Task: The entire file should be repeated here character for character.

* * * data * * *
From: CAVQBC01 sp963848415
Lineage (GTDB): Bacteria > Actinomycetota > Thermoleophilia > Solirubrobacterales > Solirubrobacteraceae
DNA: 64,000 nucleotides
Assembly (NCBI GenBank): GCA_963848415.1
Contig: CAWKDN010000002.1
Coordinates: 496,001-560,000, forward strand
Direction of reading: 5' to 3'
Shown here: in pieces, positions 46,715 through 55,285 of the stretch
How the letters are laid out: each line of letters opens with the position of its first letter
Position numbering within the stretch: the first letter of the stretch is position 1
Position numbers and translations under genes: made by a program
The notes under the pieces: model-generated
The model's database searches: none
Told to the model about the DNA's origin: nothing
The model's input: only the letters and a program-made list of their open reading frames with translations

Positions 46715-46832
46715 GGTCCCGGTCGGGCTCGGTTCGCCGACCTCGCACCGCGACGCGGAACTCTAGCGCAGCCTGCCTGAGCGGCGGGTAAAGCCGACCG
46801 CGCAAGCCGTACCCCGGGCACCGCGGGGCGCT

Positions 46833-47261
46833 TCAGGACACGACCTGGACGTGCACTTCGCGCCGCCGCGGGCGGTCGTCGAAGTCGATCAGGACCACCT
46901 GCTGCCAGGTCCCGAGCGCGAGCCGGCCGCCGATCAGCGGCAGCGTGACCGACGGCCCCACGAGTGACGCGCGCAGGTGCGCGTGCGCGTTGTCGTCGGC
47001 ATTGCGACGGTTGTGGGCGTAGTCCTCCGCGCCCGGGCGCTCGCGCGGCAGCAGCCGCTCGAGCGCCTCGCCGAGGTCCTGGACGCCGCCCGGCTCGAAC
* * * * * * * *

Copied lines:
From: CAVQBC01 sp963848415
Lineage (GTDB): Bacteria > Actinomycetota > Thermoleophilia > Solirubrobacterales > Solirubrobacteraceae
DNA: 64,000 nucleotides
Assembly (NCBI GenBank): GCA_963848415.1
Contig: CAWKDN010000002.1
Coordinates: 496,001-560,000, forward strand
Direction of reading: 5' to 3'
Shown here: in pieces, positions 46,715 through 55,285 of the stretch
How the letters are laid out: each line of letters opens with the position of its first letter
Position numbering within the stretch: the first letter of the stretch is position 1
Position numbers and translations under genes: made by a program
The notes under the pieces: model-generated
The model's database searches: none
Told to the model about the DNA's origin: nothing
The model's input: only the letters and a program-made list of their open reading frames with translations

Positions 46715-46832
46715 GGTCCCGGTCGGGCTCGGTTCGCCGACCTCGCACCGCGACGCGGAACTCTAGCGCAGCCTGCCTGAGCGGCGGGTAAAGCCGACCG
46801 CGCAAGCCGTACCCCGGGCACCGCGGGGCGCT

Positions 46833-47261
46833 TCAGGACACGACCTGGACGTGCACTTCGCGCCGCCGCGGGCGGTCGTCGAAGTCGATCAGGACCACCT
46901 GCTGCCAGGTCCCGAGCGCGAGCCGGCCGCCGATCAGCGGCAGCGTGACCGACGGCCCCACGAGTGACGCGCGCAGGTGCGCGTGCGCGTTGTCGTCGGC
47001 ATTGCGACGGTTGTGGGCGTAGTCCTCCGCGCCCGGGCGCTCGCGCGGCAGCAGCCGCTCGAGCGCCTCGCCGAGGTCCTGGACGCCGCCCGGCTCGAAC